Friday, May 22, 2009

Me, Me and More Me

On its surface, the philosophy of humanism seems to be a pretty good idea.

Since rational thinking and compassion are often in short supply in the world, a philosophy that emphasizes the need for both of those things would typically appeal to me. Honestly, if more people thought about why they do the things they do, and then thought about how their actions would affect everyone else, well the world would be an awesome place.

But, that's not all humanism deals with. At its core, the philosophy preaches that mankind understands right and wrong, innately, and that we don't need religious texts or supernatural beings to keep us on the right path. We, as humans, are the apex of the animal world, the most perfect being on this planet, and as such we have no need of the false wisdom of some far-away God.

And that's where I leave the humanism train.

For those of you who forgot, we're still discussing the six corrupting agents of religion and the black community. It's part of a series I began recently and humanism is the corrupting agent we're discussing today.

You know, I've had a lot of discussions with folks who see the whole "Christian" thing as a bunch of malarkey. They might be folks who dislike organized religion, or who think it's idiotic to think you know which God is the real God, sometimes I talk to cats who believe in another religion or folks that think my concept of Christianity is all skewed. But, the folks I've disliked talking to the most, the ones who I now try to avoid, are the ones who think that anybody who believes that a God exists should be branded with a big "VI" for village idiot and kicked off the Earth.

Yeah, those folks.

It seems like humanism caters to those people. The people who think that they are ultimate example of life, and that if we could just eliminate the corrupting influence of religion, mankind could finally get on with the business of solving all of life's mysteries. You know why I'm not a fan of those cats? Because they think life is all about them.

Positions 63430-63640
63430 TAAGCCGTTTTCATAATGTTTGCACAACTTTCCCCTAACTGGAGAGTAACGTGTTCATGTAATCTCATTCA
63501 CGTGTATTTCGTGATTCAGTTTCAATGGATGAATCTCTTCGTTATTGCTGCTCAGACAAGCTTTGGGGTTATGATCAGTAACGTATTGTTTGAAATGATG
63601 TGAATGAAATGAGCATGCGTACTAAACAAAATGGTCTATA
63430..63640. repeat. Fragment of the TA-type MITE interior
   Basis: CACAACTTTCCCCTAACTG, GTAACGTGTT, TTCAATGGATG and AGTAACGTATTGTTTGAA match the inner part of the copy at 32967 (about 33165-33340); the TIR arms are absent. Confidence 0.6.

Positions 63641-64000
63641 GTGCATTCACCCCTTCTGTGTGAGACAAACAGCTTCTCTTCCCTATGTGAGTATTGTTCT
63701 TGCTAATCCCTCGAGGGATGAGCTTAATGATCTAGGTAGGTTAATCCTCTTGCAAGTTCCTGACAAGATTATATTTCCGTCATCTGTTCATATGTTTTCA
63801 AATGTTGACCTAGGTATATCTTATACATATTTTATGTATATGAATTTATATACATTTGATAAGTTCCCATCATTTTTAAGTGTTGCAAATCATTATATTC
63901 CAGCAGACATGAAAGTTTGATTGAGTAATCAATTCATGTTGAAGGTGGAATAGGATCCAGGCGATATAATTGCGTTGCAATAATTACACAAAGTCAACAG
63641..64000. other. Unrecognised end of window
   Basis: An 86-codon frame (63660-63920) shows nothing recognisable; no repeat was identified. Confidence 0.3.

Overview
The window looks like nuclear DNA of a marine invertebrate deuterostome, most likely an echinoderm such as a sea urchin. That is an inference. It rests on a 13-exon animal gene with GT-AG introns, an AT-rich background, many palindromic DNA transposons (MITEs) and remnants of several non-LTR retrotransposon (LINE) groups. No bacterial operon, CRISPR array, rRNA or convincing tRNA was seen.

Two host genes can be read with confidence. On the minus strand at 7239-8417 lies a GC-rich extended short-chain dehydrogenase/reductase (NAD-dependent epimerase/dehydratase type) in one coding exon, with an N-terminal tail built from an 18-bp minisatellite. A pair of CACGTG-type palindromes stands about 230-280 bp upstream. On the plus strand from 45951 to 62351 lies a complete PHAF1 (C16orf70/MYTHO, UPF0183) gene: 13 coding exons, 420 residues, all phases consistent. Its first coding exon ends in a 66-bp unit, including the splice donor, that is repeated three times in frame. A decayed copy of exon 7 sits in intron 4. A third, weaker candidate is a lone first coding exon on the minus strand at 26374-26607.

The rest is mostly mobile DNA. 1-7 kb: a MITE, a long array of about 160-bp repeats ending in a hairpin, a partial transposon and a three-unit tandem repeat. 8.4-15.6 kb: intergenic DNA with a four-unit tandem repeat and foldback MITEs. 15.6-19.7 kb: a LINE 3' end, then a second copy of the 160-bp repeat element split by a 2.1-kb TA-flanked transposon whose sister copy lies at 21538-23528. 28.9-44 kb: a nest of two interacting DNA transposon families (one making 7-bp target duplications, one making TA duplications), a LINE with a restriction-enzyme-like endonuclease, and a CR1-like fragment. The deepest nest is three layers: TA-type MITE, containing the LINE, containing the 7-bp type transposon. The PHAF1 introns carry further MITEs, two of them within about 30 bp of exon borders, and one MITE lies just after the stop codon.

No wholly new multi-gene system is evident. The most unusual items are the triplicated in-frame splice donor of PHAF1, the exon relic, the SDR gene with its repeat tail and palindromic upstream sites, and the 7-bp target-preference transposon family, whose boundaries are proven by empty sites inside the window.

When you accept and promote the idea that mankind is the best life has to offer, the best result you can hope for is hubris. The worst, is a nihilistic outlook on life where no standards or values are respected. When each individual human being becomes their own god, when they accept the idea that they only truly need to look within themselves for answers, well that seems to be a recipe for disaster.

Welcome to Anyhood, USA.

Folks like to point to crack cocaine, or the decline of nuclear families as the reason for many of the problems in the black community. Sometimes they talk about discrimination, racism and other ills. But, me, well I'm convinced that black folks have begun to believe the hype. Far too many of have decided that it's all about "us."

These young cats on the street, and some of these older cats in the boardroom, have decided that nobody and nothing is more important than them. That they don't owe allegiance or fidelity or respect or anything to anyone. There is no God that can cast judgement on them, no standard of living besides "whatever it takes."

I know that atheists and agnostics hate to hear it, but to me, this seems to be the logical end of humanism. People believe that human beings can set their own "standards" establish their own guidelines and rules, but I remain unconvinced. I'm skeptical of a world without religion and the rules and guidelines religion establishes. From what I've seen in the black community and other communities, a reliance on the shifting internal morality of human beings, a disregard for the authority and power of God, only leads to chaos and violence.